This spring, c At a meeting of the quark physics group at the University of Syracuse, Ivan Polyakov announced that he had found the fingerprints of a semi-mythical particle.
“We said, ‘It’s impossible. What mistake are you making? Sheldon Stone, the group’s leader, recalls.
Polyakov went and re-checked his analysis of the data from the Large Hadron Collider (LHCb) beauty experiment, of which the Syracuse group is a part. Stored evidence. He showed that a certain set of four fundamental particles, called quarks, could form a tight clique, contrary to the belief of most theorists. The collaboration with LHCb announced the discovery of a composite particle called a double-charm tetraquark at a conference in July and in two reports published earlier this month that are now under peer review.
The unexpected discovery of a tetraquark with double charm underscores the uncomfortable truth. While physicists know the exact equation that determines the strong force — the fundamental force that binds quarks together to create protons and neutrons in the hearts of atoms, as well as other constituent particles such as tetraquarks — they can rarely solve this strange, infinite iterative equation. so they struggle to predict the effects of strong force.
The tetraquark now presents theorists with a solid goal against which to test their mathematical mechanisms for converging force. Observing their approximations is the main hope of physicists to understand how quarks behave inside and outside atoms – and to separate the effects of quarks from the subtle signs of new fundamental particles that physicists pursue.
The strange thing about quarks is that physicists can approach them on two levels of complexity. In the 1960s, battling a zoo of newly discovered composite particles, they developed the animated “quark model,” which simply says that quarks are put together in additional sets of three to make a proton, neutron, and other baryons. while quark pairs form different types of meson particles.
Gradually, a deeper theory known as quantum chromodynamics (QCD) emerged. He painted the proton as a boiling mass of quarks connected together by tangled strings of “gluon” particles, carriers of strong force. Experiments have confirmed many aspects of QCD, but none of the known mathematical techniques can systematically reveal the central equation of the theory.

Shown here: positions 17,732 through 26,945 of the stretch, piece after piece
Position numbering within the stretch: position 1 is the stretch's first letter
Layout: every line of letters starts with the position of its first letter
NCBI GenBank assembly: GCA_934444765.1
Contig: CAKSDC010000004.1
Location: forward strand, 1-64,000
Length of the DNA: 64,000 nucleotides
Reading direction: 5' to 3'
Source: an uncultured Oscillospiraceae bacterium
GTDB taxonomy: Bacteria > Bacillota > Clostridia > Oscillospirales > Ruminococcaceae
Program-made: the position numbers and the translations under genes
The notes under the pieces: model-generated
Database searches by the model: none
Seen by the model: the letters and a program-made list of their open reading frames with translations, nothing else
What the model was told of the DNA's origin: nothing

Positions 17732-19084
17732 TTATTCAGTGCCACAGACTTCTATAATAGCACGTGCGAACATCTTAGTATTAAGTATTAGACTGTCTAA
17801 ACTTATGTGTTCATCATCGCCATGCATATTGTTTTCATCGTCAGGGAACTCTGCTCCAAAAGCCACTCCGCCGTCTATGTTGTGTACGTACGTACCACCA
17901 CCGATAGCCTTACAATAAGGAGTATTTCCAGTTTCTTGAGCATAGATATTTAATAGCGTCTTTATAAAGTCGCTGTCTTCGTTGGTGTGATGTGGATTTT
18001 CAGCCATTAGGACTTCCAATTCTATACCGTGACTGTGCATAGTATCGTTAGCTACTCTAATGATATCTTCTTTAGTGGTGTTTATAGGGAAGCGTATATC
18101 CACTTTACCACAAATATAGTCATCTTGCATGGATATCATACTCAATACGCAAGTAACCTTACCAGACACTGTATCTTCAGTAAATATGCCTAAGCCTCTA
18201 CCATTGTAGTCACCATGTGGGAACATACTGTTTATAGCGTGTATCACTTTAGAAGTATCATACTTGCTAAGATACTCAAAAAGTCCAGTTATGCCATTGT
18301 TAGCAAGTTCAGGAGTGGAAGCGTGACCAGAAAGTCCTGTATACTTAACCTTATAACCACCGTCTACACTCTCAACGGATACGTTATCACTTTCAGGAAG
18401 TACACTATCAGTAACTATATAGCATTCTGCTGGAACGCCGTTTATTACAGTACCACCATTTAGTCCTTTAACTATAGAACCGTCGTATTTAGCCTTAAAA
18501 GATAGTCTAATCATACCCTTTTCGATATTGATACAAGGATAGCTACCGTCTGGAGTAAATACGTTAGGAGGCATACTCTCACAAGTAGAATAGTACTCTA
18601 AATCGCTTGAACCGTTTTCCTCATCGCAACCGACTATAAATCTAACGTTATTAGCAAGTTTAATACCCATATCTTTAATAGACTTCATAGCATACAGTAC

Somehow the quark model may stand for the far more complex truth, at least as far as the menagerie of baryons and mesons discovered in the 20th century is concerned. But the model failed to predict the fleeting tetraquarks and five-quark pentaquarks that began to appear in the 2000s. These exotic particles certainly originate from QCD, but for almost 20 years theorists have wondered how.
“We just don’t know the model yet, which is inconvenient,” said Eric Braten, a particle theorist at Ohio State University.
The latest tetraquark sharpens the mystery.
It appeared in the wreckage of approximately 200 collisions in the LHCb experiment, where protons collide with each other 40 million times every second, giving quartz countless opportunities to turn in all the ways nature allows. Quarks are available in six “flavors” on tables, with heavier quarks occurring less frequently. Each of these 200 collisions generates enough energy to make two charm-flavored quarks that weigh more than light quarks that contain protons, but less than the giant “beauty” quarks that are LHCb’s main career. The charming medium-weight quarks also came together close enough to attract each other and introduce themselves into two light antiques. Polyakov’s analysis suggests that the four quarks combine for a glorious 12 sextillion fractions of a second before the energy fluctuations cause two additional quarks and the group splits into three mesons.